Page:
In this study, we have developed a maximum-likelihood approach to jointly estimate sample-specific dropout rates, locus-specific dropout rates, allele frequencies, and the inbreeding coefficient from only one nonreplicated set of microsatellite genotypes. Our algorithm can accurately recover the allelic dropout parameters, and an imputation strategy using the method provides an alternative to ignoring high empirical missing data rates or excluding samples and loci with large amounts of missing data. Investigators can then use the imputed data in subsequent analyses, such as in studies of genetic diversity or population structure, or in software that disallows missing values in the input data. We have demonstrated our approach using extensive analyses of an empirical data set and data sets simulated using parameter values chosen on the basis of the empirical example.
We have found that our method works well on simulated data. In particular, it performs well in estimating the sample-specific dropout rates γi
and locus-specific dropout rates γ
. Further, in the examples we have considered, it is reasonably robust to violations of the model assumptions owing to the existence of population structure or to sources of genotyping error other than allelic dropout. This robustness arises partly from the inclusion of the inbreeding coefficient ρ
in our model, which enables us to capture the deviation from HWE caused by multiple factors, such as true inbreeding, population structure, and genotyping errors. Because the various sources of deviation from HWE are incorporated into the single parameter ρ
, the estimation of ρ
itself is more sensitive to violation of model assumptions; therefore, it is important to be careful when interpreting the estimated value of ρ
, as it may reflect phenomena other than inbreeding. When data are simulated under our model, such as in the cases of F
= 0 and e
= 0, our method tends to slightly underestimate ρ
( and ), indicating that our MLEs are biased, at least for the inbreeding coefficient.
We can use simulation approaches to further explore the statistical properties of our estimates. To examine the consistency of the estimators, we performed two additional sets of simulations, in which we generated genotype data under our model with either different numbers of individuals N
or different numbers of loci L
). When L
is fixed, although estimates of the sample-specific dropout rates γi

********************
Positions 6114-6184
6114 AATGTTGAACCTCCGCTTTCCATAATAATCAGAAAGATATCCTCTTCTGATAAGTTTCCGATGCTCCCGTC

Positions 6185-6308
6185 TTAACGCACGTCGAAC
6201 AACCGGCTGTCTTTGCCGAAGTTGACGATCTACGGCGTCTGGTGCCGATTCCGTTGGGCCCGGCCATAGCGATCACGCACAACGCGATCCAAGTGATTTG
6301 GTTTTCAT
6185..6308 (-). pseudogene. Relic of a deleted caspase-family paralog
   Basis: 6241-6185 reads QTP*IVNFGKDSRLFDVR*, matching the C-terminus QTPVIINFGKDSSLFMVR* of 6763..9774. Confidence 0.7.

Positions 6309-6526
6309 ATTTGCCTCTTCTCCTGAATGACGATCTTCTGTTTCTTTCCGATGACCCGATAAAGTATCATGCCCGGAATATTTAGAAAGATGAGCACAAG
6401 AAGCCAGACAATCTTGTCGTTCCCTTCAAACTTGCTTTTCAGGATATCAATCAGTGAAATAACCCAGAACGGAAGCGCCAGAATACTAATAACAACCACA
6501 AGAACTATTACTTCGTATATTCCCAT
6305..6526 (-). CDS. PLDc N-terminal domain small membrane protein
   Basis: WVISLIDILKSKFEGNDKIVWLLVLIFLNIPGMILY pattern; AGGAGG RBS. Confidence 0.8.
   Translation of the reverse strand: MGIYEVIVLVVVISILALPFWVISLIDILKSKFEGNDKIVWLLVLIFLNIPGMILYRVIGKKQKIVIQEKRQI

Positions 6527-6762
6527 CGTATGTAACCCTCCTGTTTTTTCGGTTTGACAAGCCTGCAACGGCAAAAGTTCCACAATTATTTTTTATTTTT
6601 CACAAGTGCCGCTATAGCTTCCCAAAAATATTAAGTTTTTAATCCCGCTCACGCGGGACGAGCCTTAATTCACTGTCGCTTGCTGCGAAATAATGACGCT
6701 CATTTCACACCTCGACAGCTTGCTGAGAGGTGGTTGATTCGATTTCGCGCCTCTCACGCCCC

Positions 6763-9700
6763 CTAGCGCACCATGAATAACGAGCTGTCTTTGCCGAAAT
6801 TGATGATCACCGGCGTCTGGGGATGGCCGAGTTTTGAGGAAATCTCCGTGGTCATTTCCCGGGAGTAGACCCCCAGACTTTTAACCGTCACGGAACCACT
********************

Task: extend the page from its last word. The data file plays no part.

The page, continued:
are not affected by the value of N
, our estimates of the locus-specific dropout rates γ
and the inbreeding coefficient ρ
become closer to the true values as N
increases (Figure S4
). When N
is sufficiently large (e.g.
= 1600), the estimates of γ
are almost identical to the true values. If we instead fix N
and increase L
, then the estimates of γi
eventually approach the true values, while the estimates of γ
remain unaffected (Figure S5
). These results suggest, without a strict analytical proof, that our MLEs of the dropout rates and inbreeding coefficient are likely to be consistent.
For the Native American data, we can compare the estimated heterozygosities under our model with other data on similar populations. Wang et al. (2007)
studied microsatellites in 29 Native American populations, including 8 populations from regions that overlap those considered in our data. We reanalyzed these populations, 3 from Canada and 5 from Mexico, by calculating observed heterozygosity Ho
from the same 343 loci as were genotyped in our data. We obtained a mean Ho
of 0.670 with standard deviation 0.051 across 176 individuals in the pooled set of 8 populations. In comparison, mean Ho
across our 152 Native American samples is 0.590 (standard deviation = 0.137) before correcting for allelic dropout, substantially lower than in Wang et al. (2007)
, and it is 0.730 (standard deviation = 0.035) after correcting for allelic dropout, higher than in Wang et al. (2007)
. Several possible reasons can explain the imperfect agreement between our corrected heterozygosity and the estimate based on the Wang et al. (2007)
data. First, the sets of populations might differ in such factors as the extent of European admixture, so that they might truly differ in underlying heterozygosity. Second, the Wang et al. (2007)
data might have some allelic dropout as well, so that our Ho
estimates from those data underestimate the true values. Third, our method might have overcorrected the underestimation of Ho